In the 60s and 70, Cambodia had a thriving, free-wheeling rock scene. Then along came the Khmer Rouge. Filmmaker John Pirozzi hunted down the surviving members of that scene and created a terrific documentary about it.
It's called “Don’t Think I’ve Forgotten: Cambodia’s Lost Rock and Roll,” and is currently touring around the US; check the schedule here to see if it's playing in your city, and when. The soundtrack is obtainable here.
Cambodia had surf-rock, psychedelia and hard rock, with Drakkar (pictured below, in middle age now) being an example of that latter genre. Pirozzi hunted down as many of the living musicians as he could, and -- as the New York Times reports -- he discovered some harrowing stories:
Among those they found was Sieng Vanthy, a young singer in the 1970s who is seen in clips dressed like Cher and dancing like a wild Grace Slick. In one of the film’s most heartbreaking interviews, Ms. Sieng Vanthy — her face frozen by a stroke — says she survived an encounter with Khmer Rouge soldiers only by telling them she was a banana seller, not a singer. She died in 2009.
“The Khmer Rouge understood the value of the artists and their connection to the larger public,” Mr. Pirozzi said. “They’re the voice of the people. You can’t control them, so you eliminate them.”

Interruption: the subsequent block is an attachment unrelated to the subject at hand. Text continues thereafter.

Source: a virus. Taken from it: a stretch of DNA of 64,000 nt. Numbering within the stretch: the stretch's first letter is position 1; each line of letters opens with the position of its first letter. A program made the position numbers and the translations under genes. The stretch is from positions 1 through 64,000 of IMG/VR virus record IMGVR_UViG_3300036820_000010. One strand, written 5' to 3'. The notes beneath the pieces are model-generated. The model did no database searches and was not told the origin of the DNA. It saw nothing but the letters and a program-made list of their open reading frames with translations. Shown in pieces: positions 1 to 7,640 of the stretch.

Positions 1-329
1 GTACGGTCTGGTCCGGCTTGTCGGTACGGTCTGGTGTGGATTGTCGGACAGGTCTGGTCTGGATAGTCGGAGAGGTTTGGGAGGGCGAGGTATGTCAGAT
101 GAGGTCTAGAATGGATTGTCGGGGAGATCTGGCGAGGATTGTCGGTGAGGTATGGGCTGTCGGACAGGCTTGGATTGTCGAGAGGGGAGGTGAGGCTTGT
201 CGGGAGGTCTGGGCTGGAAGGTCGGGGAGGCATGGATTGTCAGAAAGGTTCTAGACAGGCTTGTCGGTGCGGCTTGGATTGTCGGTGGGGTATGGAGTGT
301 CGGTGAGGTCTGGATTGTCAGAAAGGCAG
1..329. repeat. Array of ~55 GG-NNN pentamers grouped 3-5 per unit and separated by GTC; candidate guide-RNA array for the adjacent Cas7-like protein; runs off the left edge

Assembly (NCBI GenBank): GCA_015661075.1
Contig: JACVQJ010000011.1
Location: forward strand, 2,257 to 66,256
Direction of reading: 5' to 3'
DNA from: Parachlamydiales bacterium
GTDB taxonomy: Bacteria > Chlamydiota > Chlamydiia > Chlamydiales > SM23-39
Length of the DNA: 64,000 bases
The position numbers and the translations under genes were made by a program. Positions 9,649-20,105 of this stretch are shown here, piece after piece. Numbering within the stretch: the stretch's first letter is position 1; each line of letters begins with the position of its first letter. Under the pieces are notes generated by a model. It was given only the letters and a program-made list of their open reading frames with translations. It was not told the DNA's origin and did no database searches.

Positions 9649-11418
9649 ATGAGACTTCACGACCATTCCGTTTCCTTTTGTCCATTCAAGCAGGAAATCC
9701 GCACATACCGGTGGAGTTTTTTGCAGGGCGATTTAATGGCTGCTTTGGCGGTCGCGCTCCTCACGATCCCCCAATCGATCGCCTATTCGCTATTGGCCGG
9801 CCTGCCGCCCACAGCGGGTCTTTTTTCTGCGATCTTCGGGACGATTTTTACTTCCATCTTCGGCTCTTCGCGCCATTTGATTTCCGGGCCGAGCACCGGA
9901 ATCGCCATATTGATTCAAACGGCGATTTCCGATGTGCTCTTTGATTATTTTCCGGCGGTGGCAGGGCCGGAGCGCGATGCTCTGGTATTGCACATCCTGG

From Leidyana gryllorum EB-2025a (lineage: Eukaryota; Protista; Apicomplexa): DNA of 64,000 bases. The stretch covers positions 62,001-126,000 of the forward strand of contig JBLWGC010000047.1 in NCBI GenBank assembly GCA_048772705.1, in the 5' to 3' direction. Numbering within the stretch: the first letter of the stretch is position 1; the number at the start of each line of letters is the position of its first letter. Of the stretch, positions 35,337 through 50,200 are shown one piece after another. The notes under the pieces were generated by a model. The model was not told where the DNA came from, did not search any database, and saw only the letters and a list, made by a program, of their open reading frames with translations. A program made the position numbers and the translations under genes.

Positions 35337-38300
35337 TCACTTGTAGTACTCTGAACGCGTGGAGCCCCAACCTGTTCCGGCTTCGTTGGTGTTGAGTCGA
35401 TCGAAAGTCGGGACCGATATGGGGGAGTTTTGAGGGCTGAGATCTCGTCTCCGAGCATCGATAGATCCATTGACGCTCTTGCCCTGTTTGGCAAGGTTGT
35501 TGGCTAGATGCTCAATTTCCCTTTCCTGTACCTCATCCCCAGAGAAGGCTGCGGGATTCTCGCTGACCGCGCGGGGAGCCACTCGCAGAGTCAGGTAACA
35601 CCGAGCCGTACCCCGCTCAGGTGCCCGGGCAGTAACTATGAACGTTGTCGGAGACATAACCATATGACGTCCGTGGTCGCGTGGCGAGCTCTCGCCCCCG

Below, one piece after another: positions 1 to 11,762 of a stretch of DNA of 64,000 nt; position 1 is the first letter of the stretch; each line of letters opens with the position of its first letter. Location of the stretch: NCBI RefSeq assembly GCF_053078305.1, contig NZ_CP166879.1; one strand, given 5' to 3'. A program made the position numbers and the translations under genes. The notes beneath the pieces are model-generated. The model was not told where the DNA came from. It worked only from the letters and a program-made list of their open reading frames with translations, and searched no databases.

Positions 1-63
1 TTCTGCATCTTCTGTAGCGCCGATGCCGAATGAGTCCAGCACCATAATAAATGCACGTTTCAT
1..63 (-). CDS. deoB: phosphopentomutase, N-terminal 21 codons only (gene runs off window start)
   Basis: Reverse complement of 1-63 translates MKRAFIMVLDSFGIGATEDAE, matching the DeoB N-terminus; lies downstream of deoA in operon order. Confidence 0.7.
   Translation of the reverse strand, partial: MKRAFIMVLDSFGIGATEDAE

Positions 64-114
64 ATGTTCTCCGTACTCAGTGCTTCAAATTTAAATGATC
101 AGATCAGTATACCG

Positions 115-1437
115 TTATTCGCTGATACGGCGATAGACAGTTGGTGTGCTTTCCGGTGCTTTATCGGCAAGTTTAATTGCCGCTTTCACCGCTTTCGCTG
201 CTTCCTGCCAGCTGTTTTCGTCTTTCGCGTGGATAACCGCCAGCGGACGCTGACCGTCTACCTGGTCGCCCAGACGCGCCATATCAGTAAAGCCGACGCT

Touch Seang Tana, of Drakkar, has another chilling survival story. In a Skype interview from Cambodia, where he is a scientist, he recalled being summoned by a soldier at a prison camp who had a guitar. “Do you know any imperialist songs?” the soldier asked him. Terrified, he played Santana’s hit “Oye Como Va” and briefly earned that man’s favor before a group of hardened new soldiers arrived.
“They started to kill people,” Mr. Touch Seang Tana said. “Me, I was almost killed many times. Luckily, I escaped.”
That terrific picture of the now-middle-aged Drakkar is by Hannah Reyes in the New York Times.
Cambodian dictator Hun Sen has ruled since 1998, and when an opposition leader used Facebook to challenge his election in 2013, Hun Sen teamed up with a fake news outlet called Fresh News to deploy a Facebook-based strategy to consolidate his control and neutralize democratic opposition.
In Cambodia, Prime Minister Hun Sen has held power since 1998, a reign characterized by systematic looting, political patronage and violent suppression of human rights; when opposition parties used Facebook to organize a strong showing in the 2013 elections, Hun Sen turned to the tool to consolidate his slipping hold on power.
For people contemplating a holiday in Cambodia, take note: starting in January police officers in that country will personally receive a 70% commission on traffic fines they issue. This new rule, says the Cambodian government, will reduce corruption. It seems like it legalizes corruption, but whatever.
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